Mad About Mulch

With the sun beating down on your garden, mulch can help protect your plants, helping to stop temperature and moisture fluctuations that can stress your plants out. There are different types of mulches you can use in the garden, which help to feed the soil while keeping it warm on cool days, and cool on hot days. It can also save significant time in your garden weeding – which we think makes a pretty compelling case for ‘why mulch?’

Types of mulchTypes of mulch

  • Lucerne hay: You knew this was a rich animal feed, but did you know it’s also popular in the garden? This is a favourite of ours, as it’s a crop that has the least synthetic sprays applied during growing season in the paddock. It’s great as a mulch layer as it has lots of plant variety in it, but doesn’t shoot to seed (like meadow hay does!)
  • Pea hay: A possible favourite in Nana’s old rose garden, pea hay is very high in nitrogen and will help fix nitrogen in the soil. It’s particularly beneficial for places where broccoli, cabbage, cauliflower and kale have grown. Ask in store for bags of pea hay mix.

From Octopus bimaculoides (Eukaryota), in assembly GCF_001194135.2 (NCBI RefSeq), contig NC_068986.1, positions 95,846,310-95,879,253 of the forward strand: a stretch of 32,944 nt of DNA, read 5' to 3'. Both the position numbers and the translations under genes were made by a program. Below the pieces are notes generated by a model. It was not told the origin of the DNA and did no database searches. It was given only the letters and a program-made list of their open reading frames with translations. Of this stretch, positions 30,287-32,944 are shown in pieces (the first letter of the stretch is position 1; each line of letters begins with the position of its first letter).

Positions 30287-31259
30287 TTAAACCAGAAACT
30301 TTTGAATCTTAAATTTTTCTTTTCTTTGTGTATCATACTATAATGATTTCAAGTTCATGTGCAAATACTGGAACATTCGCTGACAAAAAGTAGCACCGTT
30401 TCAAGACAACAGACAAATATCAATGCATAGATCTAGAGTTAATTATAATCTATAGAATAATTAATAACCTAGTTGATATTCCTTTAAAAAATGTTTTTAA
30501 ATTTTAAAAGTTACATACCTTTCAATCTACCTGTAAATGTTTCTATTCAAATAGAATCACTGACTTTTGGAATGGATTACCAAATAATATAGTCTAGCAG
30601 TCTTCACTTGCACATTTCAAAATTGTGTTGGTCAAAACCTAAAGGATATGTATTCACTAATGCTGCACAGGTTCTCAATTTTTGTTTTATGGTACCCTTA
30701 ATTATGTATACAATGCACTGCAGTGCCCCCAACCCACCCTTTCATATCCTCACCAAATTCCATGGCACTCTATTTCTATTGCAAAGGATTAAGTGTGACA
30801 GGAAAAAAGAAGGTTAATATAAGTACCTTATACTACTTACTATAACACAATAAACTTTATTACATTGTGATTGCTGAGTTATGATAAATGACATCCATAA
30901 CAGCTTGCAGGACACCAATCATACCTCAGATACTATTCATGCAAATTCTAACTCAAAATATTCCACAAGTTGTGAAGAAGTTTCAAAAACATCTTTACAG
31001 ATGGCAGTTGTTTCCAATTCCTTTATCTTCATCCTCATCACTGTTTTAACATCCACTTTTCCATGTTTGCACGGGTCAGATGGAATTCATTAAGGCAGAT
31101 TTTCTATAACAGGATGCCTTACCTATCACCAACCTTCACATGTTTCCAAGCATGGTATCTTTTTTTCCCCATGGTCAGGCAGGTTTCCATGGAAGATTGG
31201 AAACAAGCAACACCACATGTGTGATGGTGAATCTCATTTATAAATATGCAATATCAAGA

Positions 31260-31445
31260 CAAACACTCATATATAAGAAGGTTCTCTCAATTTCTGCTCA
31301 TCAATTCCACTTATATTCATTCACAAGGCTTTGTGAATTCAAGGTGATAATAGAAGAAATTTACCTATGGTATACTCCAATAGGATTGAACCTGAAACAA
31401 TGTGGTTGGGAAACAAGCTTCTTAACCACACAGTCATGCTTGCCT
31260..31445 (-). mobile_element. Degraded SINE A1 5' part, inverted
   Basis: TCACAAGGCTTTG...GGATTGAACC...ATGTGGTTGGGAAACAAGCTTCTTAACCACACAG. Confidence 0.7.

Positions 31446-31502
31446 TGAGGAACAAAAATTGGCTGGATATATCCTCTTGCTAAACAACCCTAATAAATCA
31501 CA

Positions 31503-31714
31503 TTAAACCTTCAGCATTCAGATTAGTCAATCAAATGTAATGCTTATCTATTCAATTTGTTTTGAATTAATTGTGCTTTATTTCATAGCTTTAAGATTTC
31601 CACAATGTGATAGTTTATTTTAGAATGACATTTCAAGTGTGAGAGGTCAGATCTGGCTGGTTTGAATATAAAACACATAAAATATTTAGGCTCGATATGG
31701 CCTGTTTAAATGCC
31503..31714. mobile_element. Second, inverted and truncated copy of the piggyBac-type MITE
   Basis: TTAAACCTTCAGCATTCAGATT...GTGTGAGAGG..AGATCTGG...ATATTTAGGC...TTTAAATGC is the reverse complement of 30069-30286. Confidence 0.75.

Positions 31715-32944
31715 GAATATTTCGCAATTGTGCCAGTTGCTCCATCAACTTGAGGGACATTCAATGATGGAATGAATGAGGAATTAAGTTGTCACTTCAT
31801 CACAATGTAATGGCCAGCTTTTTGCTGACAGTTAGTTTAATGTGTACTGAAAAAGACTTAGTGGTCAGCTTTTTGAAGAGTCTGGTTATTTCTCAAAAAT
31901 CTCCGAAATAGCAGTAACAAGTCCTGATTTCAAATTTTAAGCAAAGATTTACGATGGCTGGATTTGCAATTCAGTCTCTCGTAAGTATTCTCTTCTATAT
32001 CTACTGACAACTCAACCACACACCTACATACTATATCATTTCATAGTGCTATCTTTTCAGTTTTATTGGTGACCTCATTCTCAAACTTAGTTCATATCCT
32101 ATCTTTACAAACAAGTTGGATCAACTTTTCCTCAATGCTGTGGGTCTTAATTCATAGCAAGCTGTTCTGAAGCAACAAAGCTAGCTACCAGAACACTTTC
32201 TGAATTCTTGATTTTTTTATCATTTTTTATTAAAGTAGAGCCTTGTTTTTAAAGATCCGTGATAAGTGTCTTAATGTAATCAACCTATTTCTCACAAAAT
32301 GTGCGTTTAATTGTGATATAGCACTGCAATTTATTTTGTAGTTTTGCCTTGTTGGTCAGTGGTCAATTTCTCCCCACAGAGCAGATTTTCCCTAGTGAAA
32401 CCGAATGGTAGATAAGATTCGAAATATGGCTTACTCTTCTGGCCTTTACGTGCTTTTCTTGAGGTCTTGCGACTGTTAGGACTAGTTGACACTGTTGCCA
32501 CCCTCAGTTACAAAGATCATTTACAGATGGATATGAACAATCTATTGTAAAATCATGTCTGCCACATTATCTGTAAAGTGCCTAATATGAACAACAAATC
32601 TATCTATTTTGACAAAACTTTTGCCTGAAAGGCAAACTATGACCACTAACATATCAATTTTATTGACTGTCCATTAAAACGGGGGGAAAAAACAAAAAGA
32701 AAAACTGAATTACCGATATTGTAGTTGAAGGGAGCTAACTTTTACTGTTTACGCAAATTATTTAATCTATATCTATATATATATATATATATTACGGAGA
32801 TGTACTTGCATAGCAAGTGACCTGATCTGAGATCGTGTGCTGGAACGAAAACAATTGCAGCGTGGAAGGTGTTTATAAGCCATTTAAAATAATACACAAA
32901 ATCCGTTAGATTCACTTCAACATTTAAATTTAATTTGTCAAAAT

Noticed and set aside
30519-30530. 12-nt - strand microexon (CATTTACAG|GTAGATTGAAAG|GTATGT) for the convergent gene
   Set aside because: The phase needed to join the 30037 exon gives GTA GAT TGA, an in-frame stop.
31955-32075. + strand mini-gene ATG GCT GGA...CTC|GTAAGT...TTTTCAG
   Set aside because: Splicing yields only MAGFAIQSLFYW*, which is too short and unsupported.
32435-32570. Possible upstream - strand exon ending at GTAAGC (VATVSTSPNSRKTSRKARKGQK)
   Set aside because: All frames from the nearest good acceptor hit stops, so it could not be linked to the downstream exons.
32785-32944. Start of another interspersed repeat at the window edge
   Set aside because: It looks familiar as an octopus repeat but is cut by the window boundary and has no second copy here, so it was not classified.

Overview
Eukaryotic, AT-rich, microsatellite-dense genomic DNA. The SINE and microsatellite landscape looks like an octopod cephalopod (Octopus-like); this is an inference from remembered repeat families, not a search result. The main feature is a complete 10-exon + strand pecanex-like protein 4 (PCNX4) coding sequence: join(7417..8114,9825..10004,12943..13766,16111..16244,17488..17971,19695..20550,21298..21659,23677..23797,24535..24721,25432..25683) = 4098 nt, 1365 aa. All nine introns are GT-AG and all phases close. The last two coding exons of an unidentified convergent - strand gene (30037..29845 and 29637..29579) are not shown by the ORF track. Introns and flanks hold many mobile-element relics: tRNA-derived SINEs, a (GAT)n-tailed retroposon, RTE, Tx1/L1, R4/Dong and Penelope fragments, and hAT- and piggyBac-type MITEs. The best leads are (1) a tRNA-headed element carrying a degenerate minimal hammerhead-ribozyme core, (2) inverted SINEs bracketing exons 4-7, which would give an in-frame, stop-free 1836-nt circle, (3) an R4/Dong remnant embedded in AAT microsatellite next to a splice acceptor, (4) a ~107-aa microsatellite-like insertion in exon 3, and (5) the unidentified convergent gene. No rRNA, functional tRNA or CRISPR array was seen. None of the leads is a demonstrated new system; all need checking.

• Rotted leaves: Wet winter leaves that have been bagged for a few months provide your garden with wonderful humus – a rich, organic matter that improves the fertility and water retention of soil. If you don’t have your own source of rich leaves out back, head to a park or the side of a tree lined road, with a large bag in hand.
  • Grass clippings: Wondering what to do with the organic matter gathered by your lawnmower? Fresh grass clippings are full of nitrogen and break down really well, releasing nutrients into your soil. Just apply a thin layer and wait for it to breakdown completely before adding another layer.
  • Tui Mulch n Feed: A mixture of mulch, blood and bone, sheep pellets and regular compost.

Top tip

For best results, mulch all areas of your garden 7cm thick. Keep away from the base of your plants to avoid rotting the stems.